Register for Dark Reading Newsletters
White Papers
Video
Cartoon Contest
Write a Caption, Win a Starbucks Card! Click Here
Latest Comment: This comment is waiting for review by our moderators.
Current Issue
IT 2020: A Look Ahead
Are you ready for the critical changes that will occur in 2020? We've compiled editor insights from the best of our network (Dark Reading, Data Center Knowledge, InformationWeek, ITPro Today and Network Computing) to deliver to you a look at the trends, technologies, and threats that are emerging in the coming year. Download it today!
Flash Poll
How Enterprises are Attacking the Cybersecurity Problem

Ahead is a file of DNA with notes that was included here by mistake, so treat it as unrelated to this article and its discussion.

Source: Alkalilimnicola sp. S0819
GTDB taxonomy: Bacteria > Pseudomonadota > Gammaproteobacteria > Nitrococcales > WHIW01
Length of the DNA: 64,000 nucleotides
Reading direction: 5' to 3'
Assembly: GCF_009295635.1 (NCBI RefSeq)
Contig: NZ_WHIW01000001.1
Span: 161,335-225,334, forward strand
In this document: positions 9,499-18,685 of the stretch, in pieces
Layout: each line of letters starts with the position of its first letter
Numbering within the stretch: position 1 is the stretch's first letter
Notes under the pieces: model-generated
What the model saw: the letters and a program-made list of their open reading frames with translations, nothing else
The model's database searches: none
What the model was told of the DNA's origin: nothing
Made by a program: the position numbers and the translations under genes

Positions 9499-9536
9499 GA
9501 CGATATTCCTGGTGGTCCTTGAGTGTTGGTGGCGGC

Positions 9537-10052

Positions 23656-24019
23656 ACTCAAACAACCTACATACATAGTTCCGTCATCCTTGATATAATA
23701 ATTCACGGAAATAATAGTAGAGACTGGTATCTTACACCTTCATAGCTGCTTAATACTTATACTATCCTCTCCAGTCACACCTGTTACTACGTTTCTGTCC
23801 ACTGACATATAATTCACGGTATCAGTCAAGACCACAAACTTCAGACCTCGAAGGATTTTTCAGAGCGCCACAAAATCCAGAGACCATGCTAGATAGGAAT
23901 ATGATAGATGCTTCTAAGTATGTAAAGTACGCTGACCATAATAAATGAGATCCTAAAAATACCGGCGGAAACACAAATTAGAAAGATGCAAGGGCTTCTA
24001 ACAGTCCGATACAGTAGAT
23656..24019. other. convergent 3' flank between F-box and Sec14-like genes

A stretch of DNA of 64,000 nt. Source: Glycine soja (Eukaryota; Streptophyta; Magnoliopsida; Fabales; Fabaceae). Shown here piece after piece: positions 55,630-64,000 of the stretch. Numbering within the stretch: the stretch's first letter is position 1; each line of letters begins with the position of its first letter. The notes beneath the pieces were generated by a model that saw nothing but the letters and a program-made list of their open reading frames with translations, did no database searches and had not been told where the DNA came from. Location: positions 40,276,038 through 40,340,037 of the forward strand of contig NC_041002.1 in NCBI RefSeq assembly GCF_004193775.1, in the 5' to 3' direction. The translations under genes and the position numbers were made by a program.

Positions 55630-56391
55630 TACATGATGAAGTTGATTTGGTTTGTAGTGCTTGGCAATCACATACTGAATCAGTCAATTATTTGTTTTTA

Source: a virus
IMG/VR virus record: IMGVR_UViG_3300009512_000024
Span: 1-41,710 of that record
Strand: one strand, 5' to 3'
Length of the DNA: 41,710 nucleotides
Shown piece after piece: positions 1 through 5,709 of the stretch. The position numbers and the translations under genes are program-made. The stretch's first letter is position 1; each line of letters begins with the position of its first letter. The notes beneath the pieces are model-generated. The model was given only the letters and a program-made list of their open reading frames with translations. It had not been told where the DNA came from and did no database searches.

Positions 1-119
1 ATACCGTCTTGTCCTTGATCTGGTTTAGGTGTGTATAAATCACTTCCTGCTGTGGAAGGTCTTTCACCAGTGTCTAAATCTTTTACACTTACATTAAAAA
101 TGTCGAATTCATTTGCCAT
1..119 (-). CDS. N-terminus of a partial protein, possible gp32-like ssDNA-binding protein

How Enterprises are Attacking the Cybersecurity Problem
Organizations have invested in a sweeping array of security technologies to address challenges associated with the growing number of cybersecurity attacks. However, the complexity involved in managing these technologies is emerging as a major problem. Read this report to find out what your peers biggest security challenges are and the technologies they are using to address them.
Twitter Feed
Dark Reading - Bug Report
Bug Report
Enterprise Vulnerabilities
From DHS/US-CERT's National Vulnerability Database
CVE-2019-16029
PUBLISHED: 2020-01-26
A vulnerability in the application programming interface (API) of Cisco Smart Software Manager On-Prem could allow an unauthenticated, remote attacker to change user account information which can prevent users from logging in, resulting in a denial of service (DoS) condition of the web interface. Th...